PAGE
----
July 10, 2010
Using Consumer Identities for Business Interactions

Medtronic, PayPal, Southworks, and Microsoft recently worked together to demonstrate the ability for people to use their PayPal identities for participating in a Medtronic medical device trial, rather than having to create yet another username and password. Furthermore, the demo showed the use of verified claims, where the name, address, birth date, and gender claims provided by PayPal are relied upon by Medtronic and its partners as being sufficiently authoritative to sign people up for the trial and ship them the equipment. I showed this to many of you at the most recent Internet Identity Workshop.

From a technology point of view, this was a multi-protocol federation using OpenID and WS-Federation – OpenID for the PayPal identities and WS-Federation between Medtronic and two relying parties (one for ordering the equipment and one for anonymously recording opinions about the trial). It was also multi-platform, with the Medtronic STS running on Windows and using the Windows Identity Foundation (WIF) and DotNetOpenAuth, the equipment ordering site running on Linux and using simpleSAMLphp, and the opinions site running on Windows and also using WIF. A diagram of the scenario flows is as follows:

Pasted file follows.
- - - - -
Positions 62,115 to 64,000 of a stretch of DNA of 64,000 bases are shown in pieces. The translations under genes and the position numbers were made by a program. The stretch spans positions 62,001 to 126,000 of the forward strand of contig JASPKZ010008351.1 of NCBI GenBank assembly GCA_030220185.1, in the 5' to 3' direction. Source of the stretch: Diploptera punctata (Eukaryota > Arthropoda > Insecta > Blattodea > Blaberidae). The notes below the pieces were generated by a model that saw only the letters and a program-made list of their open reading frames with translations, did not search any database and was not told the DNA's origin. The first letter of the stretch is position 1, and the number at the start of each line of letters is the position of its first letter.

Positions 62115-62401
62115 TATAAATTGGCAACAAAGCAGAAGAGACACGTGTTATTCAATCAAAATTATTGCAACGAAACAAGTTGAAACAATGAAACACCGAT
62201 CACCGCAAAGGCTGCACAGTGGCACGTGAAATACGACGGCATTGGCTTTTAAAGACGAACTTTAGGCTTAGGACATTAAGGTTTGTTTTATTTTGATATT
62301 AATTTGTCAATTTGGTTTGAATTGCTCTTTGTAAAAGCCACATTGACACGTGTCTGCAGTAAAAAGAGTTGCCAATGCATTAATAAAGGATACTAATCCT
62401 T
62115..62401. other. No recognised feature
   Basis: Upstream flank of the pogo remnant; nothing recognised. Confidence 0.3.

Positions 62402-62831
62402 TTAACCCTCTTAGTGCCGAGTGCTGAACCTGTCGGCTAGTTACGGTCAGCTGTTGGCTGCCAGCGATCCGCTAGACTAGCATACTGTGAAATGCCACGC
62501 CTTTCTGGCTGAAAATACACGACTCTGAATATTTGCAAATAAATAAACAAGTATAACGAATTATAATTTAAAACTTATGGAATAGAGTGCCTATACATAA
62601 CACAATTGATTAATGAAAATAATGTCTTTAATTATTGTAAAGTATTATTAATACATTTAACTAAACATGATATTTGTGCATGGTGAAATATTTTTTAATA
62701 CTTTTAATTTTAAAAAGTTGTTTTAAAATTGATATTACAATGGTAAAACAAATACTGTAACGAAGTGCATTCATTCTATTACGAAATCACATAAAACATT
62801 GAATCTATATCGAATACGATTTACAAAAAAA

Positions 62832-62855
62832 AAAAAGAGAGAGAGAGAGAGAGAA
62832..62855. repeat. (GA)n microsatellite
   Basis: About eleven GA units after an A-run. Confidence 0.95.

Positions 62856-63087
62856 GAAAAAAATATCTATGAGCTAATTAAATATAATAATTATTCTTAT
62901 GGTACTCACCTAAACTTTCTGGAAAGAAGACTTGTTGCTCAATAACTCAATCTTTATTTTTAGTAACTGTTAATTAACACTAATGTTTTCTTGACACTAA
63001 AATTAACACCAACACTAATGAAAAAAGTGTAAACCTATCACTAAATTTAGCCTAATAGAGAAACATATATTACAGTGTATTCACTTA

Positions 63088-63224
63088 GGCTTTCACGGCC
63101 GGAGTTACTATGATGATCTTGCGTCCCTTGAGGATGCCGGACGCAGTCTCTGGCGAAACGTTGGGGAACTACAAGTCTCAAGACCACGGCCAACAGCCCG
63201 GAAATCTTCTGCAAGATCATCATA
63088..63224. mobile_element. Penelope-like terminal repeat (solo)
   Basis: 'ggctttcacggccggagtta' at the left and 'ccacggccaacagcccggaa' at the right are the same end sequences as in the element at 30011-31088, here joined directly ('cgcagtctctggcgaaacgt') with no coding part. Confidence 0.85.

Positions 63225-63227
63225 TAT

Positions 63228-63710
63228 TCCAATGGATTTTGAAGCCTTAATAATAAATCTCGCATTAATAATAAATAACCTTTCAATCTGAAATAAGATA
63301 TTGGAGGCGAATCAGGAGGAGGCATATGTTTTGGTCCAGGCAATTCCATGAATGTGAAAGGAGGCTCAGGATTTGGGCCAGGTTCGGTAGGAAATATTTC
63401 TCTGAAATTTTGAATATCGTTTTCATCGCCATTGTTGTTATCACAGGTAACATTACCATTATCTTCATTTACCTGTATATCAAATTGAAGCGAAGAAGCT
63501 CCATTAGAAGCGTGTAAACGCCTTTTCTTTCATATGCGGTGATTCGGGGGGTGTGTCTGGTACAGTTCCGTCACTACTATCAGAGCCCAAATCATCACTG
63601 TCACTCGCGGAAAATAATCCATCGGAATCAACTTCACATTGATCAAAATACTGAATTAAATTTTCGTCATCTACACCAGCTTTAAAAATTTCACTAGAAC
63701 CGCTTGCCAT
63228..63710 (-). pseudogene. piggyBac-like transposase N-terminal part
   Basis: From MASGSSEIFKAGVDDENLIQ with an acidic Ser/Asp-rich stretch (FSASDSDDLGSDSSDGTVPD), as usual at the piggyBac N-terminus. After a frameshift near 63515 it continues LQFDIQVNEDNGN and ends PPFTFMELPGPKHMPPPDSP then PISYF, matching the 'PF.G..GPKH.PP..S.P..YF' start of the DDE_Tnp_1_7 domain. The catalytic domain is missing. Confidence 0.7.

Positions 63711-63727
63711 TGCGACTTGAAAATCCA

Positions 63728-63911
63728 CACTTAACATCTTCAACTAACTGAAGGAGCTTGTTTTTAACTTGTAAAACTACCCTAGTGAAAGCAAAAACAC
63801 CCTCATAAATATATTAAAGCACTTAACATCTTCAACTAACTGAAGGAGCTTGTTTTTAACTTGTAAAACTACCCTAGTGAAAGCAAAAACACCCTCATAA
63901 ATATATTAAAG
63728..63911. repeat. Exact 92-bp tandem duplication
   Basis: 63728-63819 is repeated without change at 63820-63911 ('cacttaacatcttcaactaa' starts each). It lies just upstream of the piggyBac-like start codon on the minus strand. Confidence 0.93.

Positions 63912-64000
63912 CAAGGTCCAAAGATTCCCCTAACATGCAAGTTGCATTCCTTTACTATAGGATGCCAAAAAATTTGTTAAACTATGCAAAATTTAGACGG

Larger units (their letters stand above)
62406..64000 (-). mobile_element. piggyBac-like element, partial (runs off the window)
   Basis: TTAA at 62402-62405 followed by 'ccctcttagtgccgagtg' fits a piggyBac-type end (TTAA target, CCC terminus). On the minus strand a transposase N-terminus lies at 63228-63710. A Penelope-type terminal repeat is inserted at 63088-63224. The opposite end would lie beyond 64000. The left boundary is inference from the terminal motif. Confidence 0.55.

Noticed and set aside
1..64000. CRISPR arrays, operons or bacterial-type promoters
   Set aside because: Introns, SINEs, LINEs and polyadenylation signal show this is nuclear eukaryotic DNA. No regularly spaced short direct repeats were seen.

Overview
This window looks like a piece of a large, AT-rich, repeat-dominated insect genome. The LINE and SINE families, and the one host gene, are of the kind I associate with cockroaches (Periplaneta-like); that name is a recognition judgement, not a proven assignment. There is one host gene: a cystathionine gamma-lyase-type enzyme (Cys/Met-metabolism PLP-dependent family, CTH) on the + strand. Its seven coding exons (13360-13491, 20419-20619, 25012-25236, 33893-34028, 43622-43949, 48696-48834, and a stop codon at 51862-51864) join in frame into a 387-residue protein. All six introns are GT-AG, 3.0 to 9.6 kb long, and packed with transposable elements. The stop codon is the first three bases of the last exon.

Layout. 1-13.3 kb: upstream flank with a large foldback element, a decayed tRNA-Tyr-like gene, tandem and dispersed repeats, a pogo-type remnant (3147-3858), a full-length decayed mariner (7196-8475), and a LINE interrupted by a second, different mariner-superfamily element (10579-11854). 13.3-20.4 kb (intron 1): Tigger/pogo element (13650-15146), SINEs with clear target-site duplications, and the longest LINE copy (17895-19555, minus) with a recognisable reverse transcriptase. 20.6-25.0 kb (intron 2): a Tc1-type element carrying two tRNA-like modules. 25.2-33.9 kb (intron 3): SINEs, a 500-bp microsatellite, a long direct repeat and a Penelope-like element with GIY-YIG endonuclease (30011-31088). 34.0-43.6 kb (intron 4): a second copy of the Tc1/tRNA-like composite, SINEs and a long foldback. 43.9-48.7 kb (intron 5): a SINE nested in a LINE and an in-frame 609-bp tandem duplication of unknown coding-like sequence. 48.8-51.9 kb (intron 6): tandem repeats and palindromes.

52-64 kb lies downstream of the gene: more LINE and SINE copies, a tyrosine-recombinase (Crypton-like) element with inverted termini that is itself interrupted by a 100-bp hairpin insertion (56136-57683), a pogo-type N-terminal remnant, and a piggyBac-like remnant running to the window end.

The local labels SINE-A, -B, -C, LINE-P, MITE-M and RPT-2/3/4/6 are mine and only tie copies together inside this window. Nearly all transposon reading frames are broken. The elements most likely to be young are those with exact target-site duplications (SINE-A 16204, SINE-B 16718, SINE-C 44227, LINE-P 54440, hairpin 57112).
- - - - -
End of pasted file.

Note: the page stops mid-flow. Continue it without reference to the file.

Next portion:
Identity Mash-Up Diagram

We called the demo an “identity mash-up” because Medtronic constructed a identity for the user containing both claims that came from the original PayPal identity and claims it added (“mashed-up”) to form a new, composite identity. And yet, access to this new identity was always through the PayPal identity. You can read more about the demo on the Interoperability @ Microsoft blog, including viewing a video of the demo. Southworks also made the documentation and code for the multi-protocol STS available.

I’ll close by thanking the teams at PayPal, Medtronic, and Southworks for coming together to produce this demo. They were all enthusiastic about using consumer identities for Medtronic’s business scenario and pitched in together to quickly make it happen.


Update: Also see related posts by Kim Cameron and Matias Woloski.

4 Responses to “Using Consumer Identities for Business Interactions”

  1. IdentityBlog - Digital Identity, Privacy, and the Internet's Missing Identity Layer on 10 Jul 2010 at 12:13 pm #

    [...] Jones at writes about an “identity mashup” that drives home a really important lesson:  the organizational [...]

  2. IdentityBlog - Digital Identity, Privacy, and the Internet's Missing Identity Layer on 12 Jul 2010 at 6:12 pm #

    [...] Fast forward to May this year, I’m happy to disclose the proof of concept we did with the Microsoft Federated Identity Interop group (represented by Mike Jones), Medtronic and PayPal. The official post from the Interoperability blog includes a video about it and Mike also did a great write up… [...]

  3. Consumer Identities for Business transactions - Windows Azure Blog on 20 Jul 2011 at 2:18 am #

    [...] The official post from the Interoperability blog includes a video about it and Mike also did a great write up. I like how Kim Cameron summarized the challenges and lessons learnt of this PoC: The change agent [...]

  4. Consumer Identities for Business transactions - Windows Azure Blog on 20 Jul 2011 at 2:18 am #

    [...] The official post from the Interoperability blog includes a video about it and Mike also did a great write up. I like how Kim Cameron summarized the challenges and lessons learnt of this PoC: The change agent [...]

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